This paper examines decision-making around sexual behavior among reservation-based American Indian youth. Focus group discussions were conducted with youth ages 13-19 years old. Through these discussions, we explored youth's knowledge, attitudes and behaviors related to sexual risk taking through the lens of the protection motivation theory to inform the adaptation of an evidence-based HIV prevention intervention. Findings suggest that condom use self-efficacy and HIV prevention knowledge is low, vulnerability to sexually transmitted infections is lacking and alcohol plays a significant role in sexual risk taking in this population. In addition, parental monitoring and peer influence may contribute to or protect against sexual risk taking. Results suggest that future HIV prevention interventions should be delivered to gender-specific peer groups, include a parental component, teach sexual health education and communication skills, integrate substance-use prevention, and work to remove stigma around obtaining and using condoms. PMID:27064364
Haozous, Emily A.; Doorenbos, Ardith Z.; Stoner, Susan
Purpose The purpose of this project was to explore the chronic pain experience and establish cultural appropriateness of cognitive behavioral pain management (CBPM) techniques in American Indians and Alaska Natives (AI/ANs). Design A semistructured interview guide was used with three focus groups of AI/AN patients in the U.S. Southwest and Pacific Northwest regions to explore pain and CBPM in AI/ANs. Findings The participants provided rich qualitative data regarding chronic pain and willingness to use CBPM. Themes included empty promises and health care insufficiencies, individuality, pain management strategies, and suggestions for health care providers. Conclusion Results suggest that there is room for improvement in chronic pain care among AI/ANs and that CBPM would likely be a viable and culturally appropriate approach for chronic pain management. Implications This research provides evidence that CBPM is culturally acceptable and in alignment with existing traditional AI/AN strategies for coping and healing. PMID:25403169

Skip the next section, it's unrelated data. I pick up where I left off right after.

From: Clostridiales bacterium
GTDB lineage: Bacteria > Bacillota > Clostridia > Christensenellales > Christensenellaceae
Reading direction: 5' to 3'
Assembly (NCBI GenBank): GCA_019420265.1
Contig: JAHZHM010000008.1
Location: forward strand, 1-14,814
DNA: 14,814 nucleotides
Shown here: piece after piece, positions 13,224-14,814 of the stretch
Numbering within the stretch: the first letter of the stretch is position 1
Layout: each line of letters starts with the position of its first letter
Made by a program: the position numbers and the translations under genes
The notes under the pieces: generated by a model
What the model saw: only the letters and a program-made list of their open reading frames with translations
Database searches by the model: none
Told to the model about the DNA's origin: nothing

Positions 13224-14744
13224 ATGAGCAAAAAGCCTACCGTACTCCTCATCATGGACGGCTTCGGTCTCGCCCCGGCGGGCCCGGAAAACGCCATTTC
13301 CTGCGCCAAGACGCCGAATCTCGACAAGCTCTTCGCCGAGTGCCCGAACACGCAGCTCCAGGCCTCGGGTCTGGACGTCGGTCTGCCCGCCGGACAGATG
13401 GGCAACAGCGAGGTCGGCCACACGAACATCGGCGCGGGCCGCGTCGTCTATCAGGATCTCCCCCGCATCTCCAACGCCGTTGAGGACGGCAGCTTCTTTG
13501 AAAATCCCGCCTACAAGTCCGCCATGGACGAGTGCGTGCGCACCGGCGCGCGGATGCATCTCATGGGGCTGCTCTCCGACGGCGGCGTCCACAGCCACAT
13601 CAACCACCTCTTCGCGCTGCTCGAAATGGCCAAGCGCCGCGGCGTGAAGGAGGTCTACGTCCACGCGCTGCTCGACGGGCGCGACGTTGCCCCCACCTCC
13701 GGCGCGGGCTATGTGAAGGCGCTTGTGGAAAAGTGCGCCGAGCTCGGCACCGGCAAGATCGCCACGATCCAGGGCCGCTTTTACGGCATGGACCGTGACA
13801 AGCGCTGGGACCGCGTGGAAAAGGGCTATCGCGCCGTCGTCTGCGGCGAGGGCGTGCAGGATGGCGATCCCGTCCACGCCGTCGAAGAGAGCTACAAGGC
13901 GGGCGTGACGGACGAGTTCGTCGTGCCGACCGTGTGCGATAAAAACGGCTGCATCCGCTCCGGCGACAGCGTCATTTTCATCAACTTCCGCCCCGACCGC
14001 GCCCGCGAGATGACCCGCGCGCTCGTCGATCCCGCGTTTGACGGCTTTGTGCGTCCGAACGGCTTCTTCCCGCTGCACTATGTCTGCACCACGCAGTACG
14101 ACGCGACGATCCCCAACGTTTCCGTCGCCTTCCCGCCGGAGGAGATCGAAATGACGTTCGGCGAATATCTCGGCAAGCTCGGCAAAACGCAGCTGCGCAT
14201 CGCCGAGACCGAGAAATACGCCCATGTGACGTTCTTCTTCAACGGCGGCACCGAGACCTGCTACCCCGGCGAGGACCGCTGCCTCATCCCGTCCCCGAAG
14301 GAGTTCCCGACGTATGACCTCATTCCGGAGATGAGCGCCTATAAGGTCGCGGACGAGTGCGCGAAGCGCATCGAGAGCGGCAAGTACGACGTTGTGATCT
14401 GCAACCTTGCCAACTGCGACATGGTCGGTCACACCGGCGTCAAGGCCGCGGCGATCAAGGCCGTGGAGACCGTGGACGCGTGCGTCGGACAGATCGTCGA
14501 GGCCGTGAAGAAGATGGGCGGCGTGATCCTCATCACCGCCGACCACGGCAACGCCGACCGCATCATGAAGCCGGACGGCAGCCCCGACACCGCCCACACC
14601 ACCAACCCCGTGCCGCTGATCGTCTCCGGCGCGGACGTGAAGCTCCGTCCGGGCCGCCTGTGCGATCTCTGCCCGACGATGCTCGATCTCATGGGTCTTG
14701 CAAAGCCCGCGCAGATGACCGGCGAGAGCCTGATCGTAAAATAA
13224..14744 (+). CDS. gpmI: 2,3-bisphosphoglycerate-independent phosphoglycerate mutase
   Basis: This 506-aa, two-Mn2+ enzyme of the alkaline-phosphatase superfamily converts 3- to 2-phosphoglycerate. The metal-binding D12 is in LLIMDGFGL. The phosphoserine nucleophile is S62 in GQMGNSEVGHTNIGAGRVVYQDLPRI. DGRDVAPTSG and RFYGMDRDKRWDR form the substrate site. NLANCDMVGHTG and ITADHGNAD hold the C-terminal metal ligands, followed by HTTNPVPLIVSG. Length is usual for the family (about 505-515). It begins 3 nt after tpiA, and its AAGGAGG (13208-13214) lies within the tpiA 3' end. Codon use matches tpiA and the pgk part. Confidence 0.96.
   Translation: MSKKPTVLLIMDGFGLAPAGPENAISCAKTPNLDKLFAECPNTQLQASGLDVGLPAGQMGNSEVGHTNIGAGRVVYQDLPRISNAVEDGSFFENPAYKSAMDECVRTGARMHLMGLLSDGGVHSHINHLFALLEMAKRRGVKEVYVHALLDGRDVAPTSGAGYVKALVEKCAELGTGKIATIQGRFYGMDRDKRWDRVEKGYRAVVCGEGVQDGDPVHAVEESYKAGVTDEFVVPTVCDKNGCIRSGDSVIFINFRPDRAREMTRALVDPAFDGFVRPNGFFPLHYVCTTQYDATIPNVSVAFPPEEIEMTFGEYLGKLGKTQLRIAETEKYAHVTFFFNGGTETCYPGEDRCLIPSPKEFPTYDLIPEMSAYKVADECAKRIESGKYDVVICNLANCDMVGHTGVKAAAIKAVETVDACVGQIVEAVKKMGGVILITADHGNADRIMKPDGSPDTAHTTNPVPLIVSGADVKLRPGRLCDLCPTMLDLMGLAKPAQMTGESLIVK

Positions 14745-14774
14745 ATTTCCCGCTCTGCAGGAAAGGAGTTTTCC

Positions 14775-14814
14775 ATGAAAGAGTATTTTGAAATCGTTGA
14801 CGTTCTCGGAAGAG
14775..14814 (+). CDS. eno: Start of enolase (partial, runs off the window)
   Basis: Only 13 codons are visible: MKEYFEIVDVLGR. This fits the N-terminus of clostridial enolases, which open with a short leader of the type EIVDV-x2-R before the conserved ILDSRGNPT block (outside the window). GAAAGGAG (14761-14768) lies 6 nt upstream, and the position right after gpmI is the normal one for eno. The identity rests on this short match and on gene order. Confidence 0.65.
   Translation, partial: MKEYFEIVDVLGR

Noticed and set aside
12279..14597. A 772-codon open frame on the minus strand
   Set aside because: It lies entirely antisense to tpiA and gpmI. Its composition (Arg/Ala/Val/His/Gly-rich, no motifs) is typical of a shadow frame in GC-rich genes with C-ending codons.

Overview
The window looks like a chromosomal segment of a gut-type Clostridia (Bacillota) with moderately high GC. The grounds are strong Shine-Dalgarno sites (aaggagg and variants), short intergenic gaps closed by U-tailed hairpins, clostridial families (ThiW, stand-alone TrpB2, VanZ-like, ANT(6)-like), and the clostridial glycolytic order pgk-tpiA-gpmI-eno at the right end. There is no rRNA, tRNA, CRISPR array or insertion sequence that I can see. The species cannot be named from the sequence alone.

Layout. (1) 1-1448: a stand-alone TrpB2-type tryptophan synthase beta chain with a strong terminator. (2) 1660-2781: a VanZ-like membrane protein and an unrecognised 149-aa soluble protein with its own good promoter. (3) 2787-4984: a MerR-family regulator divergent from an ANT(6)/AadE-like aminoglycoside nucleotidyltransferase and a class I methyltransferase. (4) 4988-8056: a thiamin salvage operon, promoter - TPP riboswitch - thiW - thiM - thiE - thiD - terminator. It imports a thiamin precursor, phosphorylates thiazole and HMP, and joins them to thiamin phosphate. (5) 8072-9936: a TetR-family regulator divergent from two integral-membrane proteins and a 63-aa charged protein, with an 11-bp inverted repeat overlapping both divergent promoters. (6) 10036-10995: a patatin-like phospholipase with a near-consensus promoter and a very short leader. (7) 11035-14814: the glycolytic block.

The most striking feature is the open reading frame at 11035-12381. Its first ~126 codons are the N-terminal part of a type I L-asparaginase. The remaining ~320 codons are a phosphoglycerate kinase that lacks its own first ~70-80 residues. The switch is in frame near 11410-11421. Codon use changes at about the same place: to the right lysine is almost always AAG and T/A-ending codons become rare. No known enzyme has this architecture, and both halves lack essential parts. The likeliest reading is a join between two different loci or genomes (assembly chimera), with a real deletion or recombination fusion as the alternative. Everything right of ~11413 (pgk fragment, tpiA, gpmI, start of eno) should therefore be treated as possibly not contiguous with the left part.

Full Text Available Abstract Background A variety of forces are now shaping a passionate debate regarding the optimal approaches to improving the quality of substance abuse services for American Indian and Alaska Native communities. While there have been some highly successful efforts to meld the traditions of American Indian and Alaska Native tribes with that of 12-step approaches, some American Indian and Alaska Natives remain profoundly uncomfortable with the dominance of this Euro-American approach to substance abuse treatment in their communities. This longstanding tension has now been complicated by the emergence of a number of evidence-based treatments that, while holding promise for improving treatment for American Indian and Alaska Natives with substance use problems, may conflict with both American Indian and Alaska Native and 12-step healing traditions. Discussion We convened a panel of experts from American Indian and Alaska Native communities, substance abuse treatment programs serving these communities, and researchers to discuss and analyze these controversies in preparation for a national study of American Indian and Alaska Native substance abuse services. While the panel identified programs that are using evidence-based treatments, members still voiced concerns about the cultural appropriateness of many evidence-based treatments as well as the lack of guidance on how to adapt them for use with American Indians and Alaska Natives. The panel concluded that the efforts of federal and state policymakers to promote the use of evidence-based treatments are further complicating an already-contentious debate within American Indian and Alaska Native communities on how to provide effective substance abuse services. This external pressure to utilize evidence-based treatments is particularly problematic given American Indian and Alaska Native communities' concerns about protecting their sovereign status. Summary Broadening this conversation beyond its primary
Grigg, W.; Moran, R.; Kuang, M.
The National Indian Education Study (NIES) is administered as part of the National Assessment of Educational Progress (NAEP), which was expanded to allow more in-depth reporting on the achievement and experiences of American Indian/Alaska Native (AI/AN) students. It fulfills a mandate of Executive Order 13336 issued in 2004 calling for closer…
Mead, N.; Grigg, W.; Moran, R.; Kuang, M.
Since 2005, the National Indian Education Study (NIES) has provided educators, policymakers, and the public with information about the background and academic performance of fourth- and eighth-grade American Indian and Alaska Native (AI/AN) students in the United States. This report, the second in a two-part series based on the 2009 NIES survey,…
A National Survey of Indian Health Service Employees and the Development of a Model Job Training Demonstration Project: Identifying Work Opportunities for American Indians and Alaska Natives with Disabilities. Executive Summary.